This past weekend, I attended my 5-year medical school reunion. My class made an impressive showing, considering the complexity of our lives and work. It was delightful to see everyone who could make it. We have gone on to a variety of successes: finishing residencies, some pursuing fellowships and some finding jobs. What made the strongest impact on me, however, was seeing how many of us have children now. Though I have not yet contributed, the rest of my class has been surprisingly productive. I don’t have hard statistics on this, just an impression of an unexpected quantity of babies at this event.
It is not easy to be a parent in medicine, especially a mother. Our prime childbearing years coincide with 80-hour work weeks and very little flexibility or control over our lives. It is hard for anyone to spend long days and nights with constant mental and physical strain, skipped meals, lack of sleep. It is even worse to attempt this while pregnant or nursing. Maternity leave is only 6 weeks, and any desire to take longer is discouraged by the guilt of colleagues covering for you.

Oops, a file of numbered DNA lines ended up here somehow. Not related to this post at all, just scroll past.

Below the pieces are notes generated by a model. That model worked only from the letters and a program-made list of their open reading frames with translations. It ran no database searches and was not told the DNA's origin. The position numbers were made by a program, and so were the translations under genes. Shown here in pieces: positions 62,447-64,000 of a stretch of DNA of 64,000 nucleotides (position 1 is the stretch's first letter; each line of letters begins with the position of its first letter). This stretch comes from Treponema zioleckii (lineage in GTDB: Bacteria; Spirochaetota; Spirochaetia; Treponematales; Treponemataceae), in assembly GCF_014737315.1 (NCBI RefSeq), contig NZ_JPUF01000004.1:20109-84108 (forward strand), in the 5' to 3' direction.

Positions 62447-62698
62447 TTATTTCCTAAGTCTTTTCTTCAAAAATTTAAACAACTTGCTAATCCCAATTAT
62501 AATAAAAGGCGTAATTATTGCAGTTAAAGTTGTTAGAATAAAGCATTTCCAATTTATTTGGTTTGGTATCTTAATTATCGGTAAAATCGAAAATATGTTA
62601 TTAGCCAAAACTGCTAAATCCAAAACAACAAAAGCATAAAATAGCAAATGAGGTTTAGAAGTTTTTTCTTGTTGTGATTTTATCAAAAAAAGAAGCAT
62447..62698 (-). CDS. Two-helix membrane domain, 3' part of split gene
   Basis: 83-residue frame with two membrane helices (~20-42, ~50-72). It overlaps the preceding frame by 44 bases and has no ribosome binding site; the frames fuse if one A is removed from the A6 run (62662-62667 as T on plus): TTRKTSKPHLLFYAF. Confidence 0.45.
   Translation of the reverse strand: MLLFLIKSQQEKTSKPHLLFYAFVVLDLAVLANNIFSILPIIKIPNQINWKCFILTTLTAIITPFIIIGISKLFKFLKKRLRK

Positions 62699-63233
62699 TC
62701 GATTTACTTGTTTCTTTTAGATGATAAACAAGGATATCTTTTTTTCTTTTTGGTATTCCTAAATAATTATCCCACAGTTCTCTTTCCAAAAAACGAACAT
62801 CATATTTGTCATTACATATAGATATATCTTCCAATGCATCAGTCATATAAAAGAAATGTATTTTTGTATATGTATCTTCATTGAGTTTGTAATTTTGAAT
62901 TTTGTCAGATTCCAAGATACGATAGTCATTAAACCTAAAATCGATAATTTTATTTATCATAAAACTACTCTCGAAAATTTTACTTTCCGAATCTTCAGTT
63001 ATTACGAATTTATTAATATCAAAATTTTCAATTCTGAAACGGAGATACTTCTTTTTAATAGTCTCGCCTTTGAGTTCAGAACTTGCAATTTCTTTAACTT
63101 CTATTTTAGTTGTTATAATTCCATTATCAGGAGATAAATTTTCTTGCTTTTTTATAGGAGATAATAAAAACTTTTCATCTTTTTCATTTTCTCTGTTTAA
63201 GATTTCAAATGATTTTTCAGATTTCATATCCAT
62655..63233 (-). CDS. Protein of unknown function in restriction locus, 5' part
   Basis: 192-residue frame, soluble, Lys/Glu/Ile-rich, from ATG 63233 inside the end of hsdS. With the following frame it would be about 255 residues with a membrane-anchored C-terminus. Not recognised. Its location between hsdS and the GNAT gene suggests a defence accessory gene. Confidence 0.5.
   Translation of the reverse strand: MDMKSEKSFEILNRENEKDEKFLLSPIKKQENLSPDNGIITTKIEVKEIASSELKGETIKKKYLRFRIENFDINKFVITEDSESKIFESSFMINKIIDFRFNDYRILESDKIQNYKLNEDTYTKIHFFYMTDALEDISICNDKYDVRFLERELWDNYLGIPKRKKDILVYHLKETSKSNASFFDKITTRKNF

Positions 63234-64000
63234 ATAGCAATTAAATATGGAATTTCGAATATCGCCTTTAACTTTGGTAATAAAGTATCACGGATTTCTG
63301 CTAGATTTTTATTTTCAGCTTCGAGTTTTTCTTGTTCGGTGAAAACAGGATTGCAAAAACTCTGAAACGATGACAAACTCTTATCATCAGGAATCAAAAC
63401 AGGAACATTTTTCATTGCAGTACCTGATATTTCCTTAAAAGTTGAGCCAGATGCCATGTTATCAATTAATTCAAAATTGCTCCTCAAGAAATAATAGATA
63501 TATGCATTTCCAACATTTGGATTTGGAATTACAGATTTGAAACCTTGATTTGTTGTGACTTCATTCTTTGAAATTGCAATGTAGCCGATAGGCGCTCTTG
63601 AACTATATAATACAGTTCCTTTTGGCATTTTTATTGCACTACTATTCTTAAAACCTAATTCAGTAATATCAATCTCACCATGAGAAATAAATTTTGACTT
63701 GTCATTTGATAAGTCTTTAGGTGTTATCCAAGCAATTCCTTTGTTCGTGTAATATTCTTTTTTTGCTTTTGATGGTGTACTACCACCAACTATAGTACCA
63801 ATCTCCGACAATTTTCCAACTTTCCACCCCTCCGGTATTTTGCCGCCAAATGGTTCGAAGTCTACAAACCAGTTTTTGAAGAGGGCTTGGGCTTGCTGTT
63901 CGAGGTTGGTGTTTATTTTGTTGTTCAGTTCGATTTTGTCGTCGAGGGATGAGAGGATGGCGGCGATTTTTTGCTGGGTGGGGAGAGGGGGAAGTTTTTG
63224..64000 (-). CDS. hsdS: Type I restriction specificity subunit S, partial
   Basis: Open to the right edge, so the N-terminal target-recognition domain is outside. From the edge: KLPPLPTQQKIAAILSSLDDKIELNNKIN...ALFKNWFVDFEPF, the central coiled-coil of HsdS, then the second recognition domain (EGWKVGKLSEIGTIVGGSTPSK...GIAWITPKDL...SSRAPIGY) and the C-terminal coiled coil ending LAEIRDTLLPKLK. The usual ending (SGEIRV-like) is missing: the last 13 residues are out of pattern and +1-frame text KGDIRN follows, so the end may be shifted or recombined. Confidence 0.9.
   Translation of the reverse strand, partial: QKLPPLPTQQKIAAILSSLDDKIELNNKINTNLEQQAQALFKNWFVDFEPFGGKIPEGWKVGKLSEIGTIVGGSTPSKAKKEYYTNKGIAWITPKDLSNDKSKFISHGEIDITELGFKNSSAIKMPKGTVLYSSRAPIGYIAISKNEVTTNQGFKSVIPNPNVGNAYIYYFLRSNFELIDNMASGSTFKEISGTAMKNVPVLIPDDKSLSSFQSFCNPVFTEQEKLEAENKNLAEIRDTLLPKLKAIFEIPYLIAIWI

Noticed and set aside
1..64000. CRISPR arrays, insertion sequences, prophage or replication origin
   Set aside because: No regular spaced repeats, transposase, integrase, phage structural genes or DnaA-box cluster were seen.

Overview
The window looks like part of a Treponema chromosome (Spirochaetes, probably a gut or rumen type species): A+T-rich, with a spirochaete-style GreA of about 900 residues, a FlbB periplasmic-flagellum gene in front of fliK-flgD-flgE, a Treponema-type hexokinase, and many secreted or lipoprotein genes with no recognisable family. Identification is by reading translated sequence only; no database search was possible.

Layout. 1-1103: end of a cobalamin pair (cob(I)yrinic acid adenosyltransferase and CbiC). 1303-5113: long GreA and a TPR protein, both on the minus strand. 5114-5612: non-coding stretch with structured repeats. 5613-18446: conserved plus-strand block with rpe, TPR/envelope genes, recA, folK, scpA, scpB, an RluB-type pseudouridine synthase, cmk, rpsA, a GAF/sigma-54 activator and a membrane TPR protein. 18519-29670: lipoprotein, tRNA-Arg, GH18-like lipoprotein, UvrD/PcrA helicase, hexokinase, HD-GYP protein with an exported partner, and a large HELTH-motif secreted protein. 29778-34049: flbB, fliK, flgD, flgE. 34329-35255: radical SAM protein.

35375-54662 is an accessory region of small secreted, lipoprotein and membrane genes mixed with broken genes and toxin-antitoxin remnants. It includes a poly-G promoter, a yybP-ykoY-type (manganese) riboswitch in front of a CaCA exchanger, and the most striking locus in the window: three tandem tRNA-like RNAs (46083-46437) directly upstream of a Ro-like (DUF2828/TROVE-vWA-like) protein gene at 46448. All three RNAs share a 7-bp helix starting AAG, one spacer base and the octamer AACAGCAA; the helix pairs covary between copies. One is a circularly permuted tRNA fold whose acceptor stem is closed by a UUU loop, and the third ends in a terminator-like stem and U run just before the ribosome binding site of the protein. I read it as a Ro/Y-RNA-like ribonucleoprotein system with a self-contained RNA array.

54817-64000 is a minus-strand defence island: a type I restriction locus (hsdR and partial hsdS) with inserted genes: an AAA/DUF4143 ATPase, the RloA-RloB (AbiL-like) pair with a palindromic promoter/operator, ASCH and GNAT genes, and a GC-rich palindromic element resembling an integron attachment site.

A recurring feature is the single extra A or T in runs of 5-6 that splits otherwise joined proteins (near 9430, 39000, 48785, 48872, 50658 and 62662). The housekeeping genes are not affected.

We devote so much time and energy taking care of others that we often neglect to take good care of ourselves. We come to work even when feeling sick or exhausted because the work has to get done, and we are part of a macho culture that does not admit “weakness”.
With so many factors arguing against children, it is heartening to me that so many women (and men) are overcoming these challenges and having families anyway. Perhaps the culture of medical training is changing over time, as more women enter medicine. We bring with us the revolutionary concept that there is more to life than work.
Our work is vitally important and will always require dedication and sacrifice. However, part of humanizing medical care for patients entails treating ourselves as people too.